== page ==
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Louisa Clement

Press release


Louisa Clement – Omissions

E.T.A. Hoffmann’s “Sandmann” (1816), Ridley Scott’s “Bladerunner” (1982), and Spike Jonze’s “HER” (2013) are just a few examples from film and literature that fascinatingly reflect on the relationship between humans and artificial intelligence (AI), thereby formulating questions that, more than ever, we need to ask in our dealings with artificial intelligence: What makes us human? What is the relationship between human and machine? What does it mean when these boundaries blur and people ultimately even feel desire for machines? And what will win in the end: “[…] the conquest of man or the victory of humanity […].“(Baumann, 2019)

With this last question, Jana Baumann ends her text on Louisa Clement’s exhibition Remote Control in the publication of the same name. The exhibition was shown in the Sprengel Museum Hanover and in the Ludwig Forum for International Art Aachen 2019-2020. “Louisa Clement’s work relentlessly seeks to confront the question of human existence in the digital age” (ibid.), the art historian notes there.

Louisa Clement now continues this confrontation under the title omissions:

The series inside, recorded with a SmartPhone, suggests a camera panning through the interior of a human-seeming body. Anthropomorphic yellow curves, the exterior walls of an organ, or a patina, frayed and shot through with veins, give the viewer a presentiment of something uncanny and yet beautiful. That this is the interior life of shop window mannequins, which the artist already called “avatars” in another series, is not initially obvious to the viewers.

If one looks up the word “avatar” in the German dictionary, the meanings listed there are: a) a graphic depiction […] as the embodiment of the user in cyberspace; b) a virtual artificial figure in cyberspace. Clement’s avatars manifest themselves in the exhibition space in human form, but as empty husks and bodies with no identity. The absence of corporeality confronts us with another central question in Clement’s work: In the digital era, what remains to define a human being and human identity? Where does the human end, and where does artificiality begin? 

Coming from painting and photography, Louisa Clement uses primarily photography as an artistic medium. The artist works with the camera on her SmartPhone. This is a technique shaped by spontaneity and everyday aesthetics. Here, her works display a great sensitivity for composition and coloration. The idea of a photographic reality, which has accompanied the various discourses about photography from the technology’s beginnings, dissolves in her works. Instead, the question of reality and fiction has become increasingly complicated. Reality takes place online as well as offline. Traditional processes of finding orientation and truth are supplemented by the digital reproducibility of images and by their circulation. Clement’s work shows that the photographic picture, its function, and the way it is to be read must be investigated anew again and again against the background of the digital era.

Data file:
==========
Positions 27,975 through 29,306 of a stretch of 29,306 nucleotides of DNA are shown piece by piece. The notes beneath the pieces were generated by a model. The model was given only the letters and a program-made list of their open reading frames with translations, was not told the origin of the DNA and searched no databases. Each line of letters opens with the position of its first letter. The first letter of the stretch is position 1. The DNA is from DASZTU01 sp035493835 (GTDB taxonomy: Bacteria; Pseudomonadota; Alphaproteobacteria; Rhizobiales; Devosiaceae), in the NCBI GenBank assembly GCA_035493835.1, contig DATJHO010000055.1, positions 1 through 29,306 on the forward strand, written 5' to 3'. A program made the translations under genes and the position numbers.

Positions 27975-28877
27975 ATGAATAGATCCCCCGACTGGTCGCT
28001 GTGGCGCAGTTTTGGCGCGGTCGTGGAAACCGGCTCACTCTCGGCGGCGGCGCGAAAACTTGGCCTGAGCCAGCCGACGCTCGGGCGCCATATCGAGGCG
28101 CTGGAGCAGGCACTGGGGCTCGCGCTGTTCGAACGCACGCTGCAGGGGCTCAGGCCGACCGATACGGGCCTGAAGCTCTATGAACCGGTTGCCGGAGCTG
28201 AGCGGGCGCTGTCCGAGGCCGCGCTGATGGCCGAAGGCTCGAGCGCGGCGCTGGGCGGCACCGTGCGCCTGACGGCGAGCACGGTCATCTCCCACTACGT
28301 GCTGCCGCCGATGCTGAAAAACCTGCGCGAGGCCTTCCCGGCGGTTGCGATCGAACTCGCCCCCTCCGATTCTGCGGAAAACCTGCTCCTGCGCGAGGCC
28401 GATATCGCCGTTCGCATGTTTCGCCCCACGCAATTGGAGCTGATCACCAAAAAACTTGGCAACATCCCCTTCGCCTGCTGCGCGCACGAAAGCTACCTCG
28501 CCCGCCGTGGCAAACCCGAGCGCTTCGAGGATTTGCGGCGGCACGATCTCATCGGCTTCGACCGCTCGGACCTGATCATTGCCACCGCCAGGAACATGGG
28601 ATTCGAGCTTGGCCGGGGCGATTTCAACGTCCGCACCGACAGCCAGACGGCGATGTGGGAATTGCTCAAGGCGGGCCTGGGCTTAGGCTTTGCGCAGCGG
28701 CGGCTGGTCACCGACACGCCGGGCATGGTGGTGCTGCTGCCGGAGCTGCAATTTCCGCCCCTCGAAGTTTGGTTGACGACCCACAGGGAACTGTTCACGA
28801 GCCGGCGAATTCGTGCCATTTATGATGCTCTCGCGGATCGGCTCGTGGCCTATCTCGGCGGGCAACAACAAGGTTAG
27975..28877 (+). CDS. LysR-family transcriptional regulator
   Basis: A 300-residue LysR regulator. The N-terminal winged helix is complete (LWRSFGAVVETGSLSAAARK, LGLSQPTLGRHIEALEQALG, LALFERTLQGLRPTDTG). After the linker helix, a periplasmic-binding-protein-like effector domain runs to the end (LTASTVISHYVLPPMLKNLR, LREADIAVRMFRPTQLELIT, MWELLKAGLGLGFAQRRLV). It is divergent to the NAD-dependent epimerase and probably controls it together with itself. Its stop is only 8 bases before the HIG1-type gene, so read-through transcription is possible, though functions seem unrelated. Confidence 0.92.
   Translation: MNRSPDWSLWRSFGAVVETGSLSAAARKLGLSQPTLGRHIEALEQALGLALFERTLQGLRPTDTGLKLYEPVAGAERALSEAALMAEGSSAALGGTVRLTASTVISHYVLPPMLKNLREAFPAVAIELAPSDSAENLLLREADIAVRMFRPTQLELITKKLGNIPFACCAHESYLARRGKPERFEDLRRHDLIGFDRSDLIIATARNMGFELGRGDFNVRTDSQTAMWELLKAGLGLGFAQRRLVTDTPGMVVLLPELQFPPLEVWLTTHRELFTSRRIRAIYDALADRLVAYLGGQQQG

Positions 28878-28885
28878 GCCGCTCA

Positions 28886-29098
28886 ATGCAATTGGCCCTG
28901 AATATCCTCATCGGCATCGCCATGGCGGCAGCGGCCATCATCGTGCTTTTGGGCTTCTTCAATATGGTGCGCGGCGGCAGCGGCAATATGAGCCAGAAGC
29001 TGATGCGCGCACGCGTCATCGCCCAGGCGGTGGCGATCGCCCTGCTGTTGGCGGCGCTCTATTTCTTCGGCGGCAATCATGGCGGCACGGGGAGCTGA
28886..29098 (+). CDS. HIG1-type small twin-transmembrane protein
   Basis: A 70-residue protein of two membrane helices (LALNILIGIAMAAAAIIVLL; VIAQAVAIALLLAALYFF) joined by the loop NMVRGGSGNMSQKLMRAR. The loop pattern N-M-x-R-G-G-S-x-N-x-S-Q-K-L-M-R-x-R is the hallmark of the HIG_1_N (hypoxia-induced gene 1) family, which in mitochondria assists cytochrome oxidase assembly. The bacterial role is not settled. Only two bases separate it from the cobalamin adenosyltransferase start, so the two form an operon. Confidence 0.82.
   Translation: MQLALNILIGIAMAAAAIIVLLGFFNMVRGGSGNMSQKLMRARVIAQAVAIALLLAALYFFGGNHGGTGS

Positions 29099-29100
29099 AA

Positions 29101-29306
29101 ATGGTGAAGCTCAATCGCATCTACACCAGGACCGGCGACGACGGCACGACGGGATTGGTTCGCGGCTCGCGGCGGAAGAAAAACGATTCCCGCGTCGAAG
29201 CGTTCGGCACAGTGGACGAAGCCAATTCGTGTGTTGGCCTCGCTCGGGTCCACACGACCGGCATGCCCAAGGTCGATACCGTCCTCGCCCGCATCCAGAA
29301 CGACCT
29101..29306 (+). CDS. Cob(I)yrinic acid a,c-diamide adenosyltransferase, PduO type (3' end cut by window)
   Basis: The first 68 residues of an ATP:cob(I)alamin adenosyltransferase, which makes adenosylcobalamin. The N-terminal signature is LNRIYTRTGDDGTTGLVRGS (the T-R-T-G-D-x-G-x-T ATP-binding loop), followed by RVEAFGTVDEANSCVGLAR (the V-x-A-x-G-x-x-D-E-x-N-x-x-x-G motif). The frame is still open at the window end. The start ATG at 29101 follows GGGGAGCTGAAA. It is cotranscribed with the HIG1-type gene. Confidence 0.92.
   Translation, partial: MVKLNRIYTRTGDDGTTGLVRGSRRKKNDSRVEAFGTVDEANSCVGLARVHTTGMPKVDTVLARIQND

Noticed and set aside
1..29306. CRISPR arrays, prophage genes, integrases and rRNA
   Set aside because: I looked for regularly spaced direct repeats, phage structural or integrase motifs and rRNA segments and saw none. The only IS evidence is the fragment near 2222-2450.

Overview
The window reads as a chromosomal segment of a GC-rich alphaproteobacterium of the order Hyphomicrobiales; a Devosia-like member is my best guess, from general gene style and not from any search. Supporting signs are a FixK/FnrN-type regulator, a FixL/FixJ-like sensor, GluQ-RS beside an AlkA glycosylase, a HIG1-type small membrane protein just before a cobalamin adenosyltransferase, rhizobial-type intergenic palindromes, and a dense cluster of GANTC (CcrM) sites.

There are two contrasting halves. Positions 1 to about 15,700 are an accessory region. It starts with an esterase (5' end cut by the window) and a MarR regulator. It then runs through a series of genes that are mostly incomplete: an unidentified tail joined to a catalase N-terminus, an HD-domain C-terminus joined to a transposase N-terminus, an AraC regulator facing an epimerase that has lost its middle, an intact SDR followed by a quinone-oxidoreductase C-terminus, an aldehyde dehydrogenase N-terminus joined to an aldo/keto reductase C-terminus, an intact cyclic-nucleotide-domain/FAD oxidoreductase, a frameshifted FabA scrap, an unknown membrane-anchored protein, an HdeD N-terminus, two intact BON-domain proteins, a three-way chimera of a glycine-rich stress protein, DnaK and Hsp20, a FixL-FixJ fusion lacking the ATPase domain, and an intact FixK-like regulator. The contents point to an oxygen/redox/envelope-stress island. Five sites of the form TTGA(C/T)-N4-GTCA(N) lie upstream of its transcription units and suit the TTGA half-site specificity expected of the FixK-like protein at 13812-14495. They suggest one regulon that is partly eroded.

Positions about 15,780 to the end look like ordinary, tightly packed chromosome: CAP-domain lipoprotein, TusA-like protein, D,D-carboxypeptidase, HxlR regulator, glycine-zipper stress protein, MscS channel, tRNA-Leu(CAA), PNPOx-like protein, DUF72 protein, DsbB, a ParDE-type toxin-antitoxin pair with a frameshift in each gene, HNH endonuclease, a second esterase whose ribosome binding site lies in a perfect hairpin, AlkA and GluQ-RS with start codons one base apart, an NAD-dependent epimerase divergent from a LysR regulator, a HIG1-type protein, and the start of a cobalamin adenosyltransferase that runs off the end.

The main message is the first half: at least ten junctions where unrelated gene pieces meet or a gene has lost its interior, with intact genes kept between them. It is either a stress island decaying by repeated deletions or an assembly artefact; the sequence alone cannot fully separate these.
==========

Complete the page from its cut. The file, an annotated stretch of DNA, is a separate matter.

Clement’s most recent series, mould, manifests itself in the exhibition space as a logical consequence and drastic extension of these initial questions. Sex robots cast in bronze lie and stand, encountering us staunchly and shamelessly. These days, they are mass produced, can be ordered with a few mouse clicks, and, if desired, can be custom-made to match individual proclivities. The dummies, with a body of a silicon-like material and outfitted with artificial intelligence, respond to their users, note the users’ preferences, and promise the ultimate pleasure.

The original casting molds – the negative forms – are reversed into positive constructions and then cast. The absence of the dummies’ physical bodies produces empty husks, castings that become dead matter – a form of human resistance between the total economization, disempowerment, and objectification of the body.

“We propose that the development of sex robots will further reduce human empathy that can only be developed by an experience of mutual relationship.” – writes the British professor Kathleen Richardson in her “Campaign Against Sex Robots” (https://campaignagainstsexrobots.org). For Richardson, sex robots are a political issue: Because mostly female sex robots are sold mostly to male consumers, they contribute to the further objectification of women. One could even go as far as to say that the objectification of ideal-typical femaleness is manifested in sex robots once and for all. At the same time, there are also voices that see positive aspects in the dummies or in the idea of a relationship between the human being and the android machine: such a relationship could ameliorate loneliness and, at least temporarily, occupy emotional empty spaces and close emotional wounds.

But perhaps it is also the encounter with the uncanny Other that frightens us. It triggers uncertainty: What does it mean to desire a machine and to love a virtual companion? Can the closeness of artificial intelligence be as intense as that of another person? Can dummies and/or androids help us feel and live out our emotions? What is clear is that this debate seems futuristic, but has long since arrived in the present.

— Translation: Mitch Cohen

Reference:
Baumann, Jana, Mixed Reality. Louisa Clements reflexive Grenzgänge, in: Gronert, Stefan/Beitin, Andreas (eds.), Louisa Clement: Remote Control, exh.  cat., Sprengel Museum Hanover, 30 Jan. 2019 – 10 June 2019, Ludwig Forum für Internationale Kunst Aachen, 27 Sept. 2019 – 26 Jan. 2020, Berlin 2019, p. 127-130, here p. 130.